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Intelligent diagnosis of bearing knock faults in internal combustion engines using vibration simulation

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journal contribution
posted on 04.06.2018, 08:33 by Jian Chen, Robert Bond Randall
Big-end bearing knock faults in IC engines can be considered as a real industrial case of a slider-crank mechanism including a joint with clearance and lubrication. In this paper, an Artificial Neural Network (ANN) based system was used to solve the problem of intelligent big-end bearing knock fault diagnosis in Internal Combustion (IC) engine. But when the ANN is used in machine condition monitoring, it is either unlikely or uneconomical to experience all different real faults to generate sufficient training data. Therefore, model based method should be a viable way to generate adequate data to train the networks for the intelligent big-end bearing fault diagnosis in IC engines. In order to evaluate and update the simulation model, experiments with normal bearing clearance and with different oversize bearing clearances were first carried out on the engine test rig. It was found that the relevant diagnostic information lies in the squared envelope of the vibration signals. Therefore, we only need build a proper simulation model to simulate the correct envelope signals rather than the raw vibration signals. As the important inputs of the simulation model, the inertia properties of the simulated engine components were also measured and studied. Next, we built an ANN-based bearing knock diagnosis system which consists of three phases: fault detection phase, fault localization phase and fault severity identification phase. Particularly, a saturating linear function is selected as the transfer function of the fault severity identification stage, so the networks can linearly classify the fault levels and the output is more in agreement with the reality in industry. Following the feature extraction and selection from the processed squared envelope signals, the networks were purely trained by the simulated data with normal bearing clearance and with different oversize bearing clearances. Finally the networks was tested by the real experimental data and it was demonstrated that the networks can successfully detect different bearing knock faults in real tests, and also classify the faults' location and severity levels.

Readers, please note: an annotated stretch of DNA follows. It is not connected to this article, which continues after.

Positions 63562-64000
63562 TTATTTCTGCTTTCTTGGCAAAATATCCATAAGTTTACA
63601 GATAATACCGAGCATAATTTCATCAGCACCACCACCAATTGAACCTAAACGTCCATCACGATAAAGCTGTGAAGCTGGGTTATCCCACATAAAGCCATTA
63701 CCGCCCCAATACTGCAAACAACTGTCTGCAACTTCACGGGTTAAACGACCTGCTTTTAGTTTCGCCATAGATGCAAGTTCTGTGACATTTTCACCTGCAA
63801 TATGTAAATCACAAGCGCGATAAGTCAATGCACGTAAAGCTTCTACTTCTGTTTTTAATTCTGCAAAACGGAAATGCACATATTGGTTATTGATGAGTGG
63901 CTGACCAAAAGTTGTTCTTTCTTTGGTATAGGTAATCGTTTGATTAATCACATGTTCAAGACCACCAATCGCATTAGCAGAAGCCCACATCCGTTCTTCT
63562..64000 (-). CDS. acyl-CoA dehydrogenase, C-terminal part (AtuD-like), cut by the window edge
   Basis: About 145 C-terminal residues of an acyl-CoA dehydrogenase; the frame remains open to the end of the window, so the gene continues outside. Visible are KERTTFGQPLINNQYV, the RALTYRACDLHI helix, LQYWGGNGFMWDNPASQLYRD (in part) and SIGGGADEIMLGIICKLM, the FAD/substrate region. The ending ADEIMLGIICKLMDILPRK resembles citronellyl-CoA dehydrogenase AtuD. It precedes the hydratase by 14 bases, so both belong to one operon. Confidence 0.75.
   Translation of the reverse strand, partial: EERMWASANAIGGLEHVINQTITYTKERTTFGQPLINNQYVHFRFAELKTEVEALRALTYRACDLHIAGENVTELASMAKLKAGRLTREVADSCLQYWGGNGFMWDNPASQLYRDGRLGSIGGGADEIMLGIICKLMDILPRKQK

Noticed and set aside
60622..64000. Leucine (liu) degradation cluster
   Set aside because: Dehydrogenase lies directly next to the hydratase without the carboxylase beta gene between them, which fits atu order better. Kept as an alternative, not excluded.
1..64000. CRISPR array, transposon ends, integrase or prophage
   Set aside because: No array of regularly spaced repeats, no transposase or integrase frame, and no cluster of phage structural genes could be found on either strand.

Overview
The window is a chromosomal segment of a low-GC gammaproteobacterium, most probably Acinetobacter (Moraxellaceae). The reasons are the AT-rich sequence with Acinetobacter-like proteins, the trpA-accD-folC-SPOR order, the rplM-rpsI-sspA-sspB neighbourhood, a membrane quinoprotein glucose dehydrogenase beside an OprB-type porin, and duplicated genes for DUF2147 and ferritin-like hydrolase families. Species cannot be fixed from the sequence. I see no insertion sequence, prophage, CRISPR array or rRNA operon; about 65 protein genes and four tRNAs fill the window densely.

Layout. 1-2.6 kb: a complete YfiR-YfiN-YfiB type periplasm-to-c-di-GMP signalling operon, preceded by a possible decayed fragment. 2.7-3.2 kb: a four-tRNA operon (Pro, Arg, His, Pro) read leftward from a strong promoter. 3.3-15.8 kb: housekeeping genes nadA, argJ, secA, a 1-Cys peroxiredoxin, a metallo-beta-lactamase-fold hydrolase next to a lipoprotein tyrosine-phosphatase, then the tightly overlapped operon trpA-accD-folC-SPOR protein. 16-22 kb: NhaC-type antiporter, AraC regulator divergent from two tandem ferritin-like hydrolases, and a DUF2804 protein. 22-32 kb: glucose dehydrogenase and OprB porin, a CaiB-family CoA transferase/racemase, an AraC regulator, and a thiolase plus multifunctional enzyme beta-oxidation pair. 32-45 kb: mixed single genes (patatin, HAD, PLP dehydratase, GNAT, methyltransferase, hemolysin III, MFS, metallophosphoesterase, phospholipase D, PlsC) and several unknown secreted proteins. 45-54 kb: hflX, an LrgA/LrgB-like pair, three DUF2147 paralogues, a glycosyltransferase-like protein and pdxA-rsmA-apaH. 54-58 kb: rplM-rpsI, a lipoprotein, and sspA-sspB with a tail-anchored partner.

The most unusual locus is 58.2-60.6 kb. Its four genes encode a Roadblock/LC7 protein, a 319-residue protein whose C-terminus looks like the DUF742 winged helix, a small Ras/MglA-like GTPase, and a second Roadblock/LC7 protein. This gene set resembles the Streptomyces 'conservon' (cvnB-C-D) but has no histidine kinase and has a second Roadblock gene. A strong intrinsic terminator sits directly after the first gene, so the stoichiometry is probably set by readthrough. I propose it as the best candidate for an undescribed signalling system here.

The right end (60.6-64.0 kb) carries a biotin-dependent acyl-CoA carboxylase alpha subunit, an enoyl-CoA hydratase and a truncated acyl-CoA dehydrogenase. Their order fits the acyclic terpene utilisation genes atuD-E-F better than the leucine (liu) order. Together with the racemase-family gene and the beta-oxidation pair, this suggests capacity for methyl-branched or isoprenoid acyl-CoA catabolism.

The authors would like to convey their special gratitude to the Australian Research Council and LMS International for sponsoring this research under Linkage Project LP0883486.



Mechanism and Machine Theory, 2016, 104, pp. 161-176

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/Organisation/COLLEGE OF SCIENCE AND ENGINEERING/Department of Engineering


AM (Accepted Manuscript)

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Mechanism and Machine Theory


Elsevier, for International Federation for the Promotion of Mechanism and Machine Science





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